Dolphin

Greater London East - Hackney

A historic pub interior of national importance

Listed Status: II

165 Mare Street
Hackney
E8 3RH

Tel: (020) 8985 3727

Real Ale: Yes

Nearby Station: Hackney Downs

Station Distance: 1150m

Public Transport: Near Railway Station (Hackney Downs) and Bus Stop

Bus: Yes

View on: Whatpub

The exterior of this inner London pub belies the riches within. Much has changed since around 1900 when it was refitted but the wall tiling is a very special survival. The star feature is the right-hand wall which lined a former corridor. There are blue and white tiles with pairs of birds and swirling Arabesque patterns but near the entrance is a vast tile panel depicting the legend of Arion. On the other side of the pub an entrance panel depicts Diana the Huntress; then come more blue and white bird-and-foliage panels. As for the other fittings, the counter is largely of c.1900, as is the central stillion and remaining screenwork shows how the front part would have been divided into separate drinking spaces.

The exterior of this inner London pub belies the riches within. Much has changed since around 1900 when it was refitted but the wall tiling is a very special survival. It is by W. B. Simpson and Sons who tiled many a London pub. The star feature is the right-hand wall which lined a former corridor (the floor footprint can still be easily seen).There are blue and white tiles with pairs of birds and swirling Arabesque patterns but near the entrance is a vast tile panel depicting the legend of Arion whose misfortune in being thrown overboard by avaricious sailors and then saved by a friendly dolphin is narrated in an inscription.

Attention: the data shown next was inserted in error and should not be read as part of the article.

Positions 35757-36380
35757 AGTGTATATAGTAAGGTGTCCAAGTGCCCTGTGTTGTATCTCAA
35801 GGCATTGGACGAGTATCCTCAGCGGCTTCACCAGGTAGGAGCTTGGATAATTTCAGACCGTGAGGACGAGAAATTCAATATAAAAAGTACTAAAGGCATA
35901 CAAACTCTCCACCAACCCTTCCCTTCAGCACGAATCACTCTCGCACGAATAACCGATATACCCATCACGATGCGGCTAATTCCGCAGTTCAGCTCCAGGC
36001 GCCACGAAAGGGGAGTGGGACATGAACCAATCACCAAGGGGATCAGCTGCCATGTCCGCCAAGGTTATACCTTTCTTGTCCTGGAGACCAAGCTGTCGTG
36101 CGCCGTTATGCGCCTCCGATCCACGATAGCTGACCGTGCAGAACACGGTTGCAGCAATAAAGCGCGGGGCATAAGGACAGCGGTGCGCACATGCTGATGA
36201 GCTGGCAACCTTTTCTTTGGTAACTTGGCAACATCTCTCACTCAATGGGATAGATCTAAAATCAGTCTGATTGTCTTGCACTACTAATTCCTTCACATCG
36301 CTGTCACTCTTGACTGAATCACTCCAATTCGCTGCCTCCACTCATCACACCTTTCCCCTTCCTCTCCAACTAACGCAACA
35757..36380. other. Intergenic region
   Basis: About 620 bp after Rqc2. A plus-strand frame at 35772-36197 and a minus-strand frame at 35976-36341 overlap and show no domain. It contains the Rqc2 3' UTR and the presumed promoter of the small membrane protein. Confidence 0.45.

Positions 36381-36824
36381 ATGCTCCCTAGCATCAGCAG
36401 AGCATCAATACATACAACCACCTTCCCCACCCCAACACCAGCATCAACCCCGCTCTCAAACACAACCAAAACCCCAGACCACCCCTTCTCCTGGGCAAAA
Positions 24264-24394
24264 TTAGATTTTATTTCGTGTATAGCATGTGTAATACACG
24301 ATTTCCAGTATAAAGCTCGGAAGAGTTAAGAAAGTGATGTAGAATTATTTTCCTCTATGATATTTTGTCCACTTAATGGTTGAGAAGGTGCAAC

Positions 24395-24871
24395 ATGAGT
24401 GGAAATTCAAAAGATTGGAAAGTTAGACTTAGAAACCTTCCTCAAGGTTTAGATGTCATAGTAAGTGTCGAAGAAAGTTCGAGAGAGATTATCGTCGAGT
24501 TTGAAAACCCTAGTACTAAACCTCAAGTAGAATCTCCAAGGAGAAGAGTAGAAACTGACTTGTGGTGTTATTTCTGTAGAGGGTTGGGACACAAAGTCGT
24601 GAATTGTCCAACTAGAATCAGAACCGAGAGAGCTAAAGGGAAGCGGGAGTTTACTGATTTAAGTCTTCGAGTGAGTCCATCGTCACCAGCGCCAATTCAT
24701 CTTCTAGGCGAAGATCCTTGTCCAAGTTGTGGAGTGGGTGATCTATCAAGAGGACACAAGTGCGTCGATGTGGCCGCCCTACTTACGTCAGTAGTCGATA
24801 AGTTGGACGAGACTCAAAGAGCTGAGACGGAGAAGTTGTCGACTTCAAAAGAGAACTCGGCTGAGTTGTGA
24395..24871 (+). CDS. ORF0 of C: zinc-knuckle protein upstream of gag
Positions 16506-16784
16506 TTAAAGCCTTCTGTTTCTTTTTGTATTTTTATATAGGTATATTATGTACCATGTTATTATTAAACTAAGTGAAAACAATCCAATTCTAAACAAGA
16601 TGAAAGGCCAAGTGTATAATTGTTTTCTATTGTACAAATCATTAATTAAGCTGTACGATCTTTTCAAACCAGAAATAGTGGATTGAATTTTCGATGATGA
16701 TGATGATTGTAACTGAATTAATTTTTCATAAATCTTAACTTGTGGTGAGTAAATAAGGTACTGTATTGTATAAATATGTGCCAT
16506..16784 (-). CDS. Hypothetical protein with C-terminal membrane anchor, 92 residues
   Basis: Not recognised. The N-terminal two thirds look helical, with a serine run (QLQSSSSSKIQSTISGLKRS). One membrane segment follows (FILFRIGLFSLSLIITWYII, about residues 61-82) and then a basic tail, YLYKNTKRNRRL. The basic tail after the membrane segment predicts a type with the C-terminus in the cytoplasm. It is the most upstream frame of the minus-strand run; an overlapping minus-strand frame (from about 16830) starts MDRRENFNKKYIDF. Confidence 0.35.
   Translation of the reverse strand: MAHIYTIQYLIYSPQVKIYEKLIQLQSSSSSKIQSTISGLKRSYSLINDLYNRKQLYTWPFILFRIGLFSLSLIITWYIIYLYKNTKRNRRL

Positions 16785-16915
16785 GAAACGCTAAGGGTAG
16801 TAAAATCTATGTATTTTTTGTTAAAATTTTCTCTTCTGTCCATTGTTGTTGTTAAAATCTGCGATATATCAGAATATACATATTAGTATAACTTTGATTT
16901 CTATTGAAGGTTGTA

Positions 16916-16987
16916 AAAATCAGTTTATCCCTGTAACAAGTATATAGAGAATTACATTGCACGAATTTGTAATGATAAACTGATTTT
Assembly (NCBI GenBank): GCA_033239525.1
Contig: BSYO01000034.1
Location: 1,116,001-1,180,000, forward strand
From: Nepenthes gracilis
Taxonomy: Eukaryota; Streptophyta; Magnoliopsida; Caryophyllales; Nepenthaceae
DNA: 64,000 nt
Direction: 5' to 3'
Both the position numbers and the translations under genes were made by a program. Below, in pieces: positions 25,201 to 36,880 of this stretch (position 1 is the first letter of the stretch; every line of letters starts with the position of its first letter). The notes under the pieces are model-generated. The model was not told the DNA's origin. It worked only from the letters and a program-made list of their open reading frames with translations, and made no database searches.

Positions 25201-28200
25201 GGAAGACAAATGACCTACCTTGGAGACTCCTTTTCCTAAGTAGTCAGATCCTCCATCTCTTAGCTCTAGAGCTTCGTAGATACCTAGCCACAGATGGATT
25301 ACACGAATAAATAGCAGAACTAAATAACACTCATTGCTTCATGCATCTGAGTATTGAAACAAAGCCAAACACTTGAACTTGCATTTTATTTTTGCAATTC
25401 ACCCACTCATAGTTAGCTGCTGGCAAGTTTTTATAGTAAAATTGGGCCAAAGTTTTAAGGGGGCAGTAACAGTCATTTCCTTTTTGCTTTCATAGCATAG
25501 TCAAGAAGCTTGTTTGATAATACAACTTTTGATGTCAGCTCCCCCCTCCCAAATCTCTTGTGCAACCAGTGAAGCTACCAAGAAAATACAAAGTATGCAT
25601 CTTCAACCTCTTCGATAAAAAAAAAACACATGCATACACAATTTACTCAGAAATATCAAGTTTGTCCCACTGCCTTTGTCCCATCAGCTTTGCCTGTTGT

On the other side of the pub an entrance panel depicts Diana the Huntress; then come more blue and white bird-and-foliage panels.

Other magnificent displays of tiled paintings can be found at Café Royal, Edinburgh, Scotland; Mountain Daisy, Sunderland, Tyne & Wear; General Havelock, Hastings, East Sussex; Central Bar, Leith, Edinburgh, Scotland; Rose Villa Tavern, Hockley, Birmingham; St James Tavern, Soho, London W1; and Golden Cross, Cardiff, Glamorgan, Wales.

As for the other fittings, the counter is largely of c.1900, as is the central stillion. There is a separate room at the rear-left although its panelling seems modern. Other remaining screenwork shows how the front part of the pub would have been divided into separate drinking spaces.

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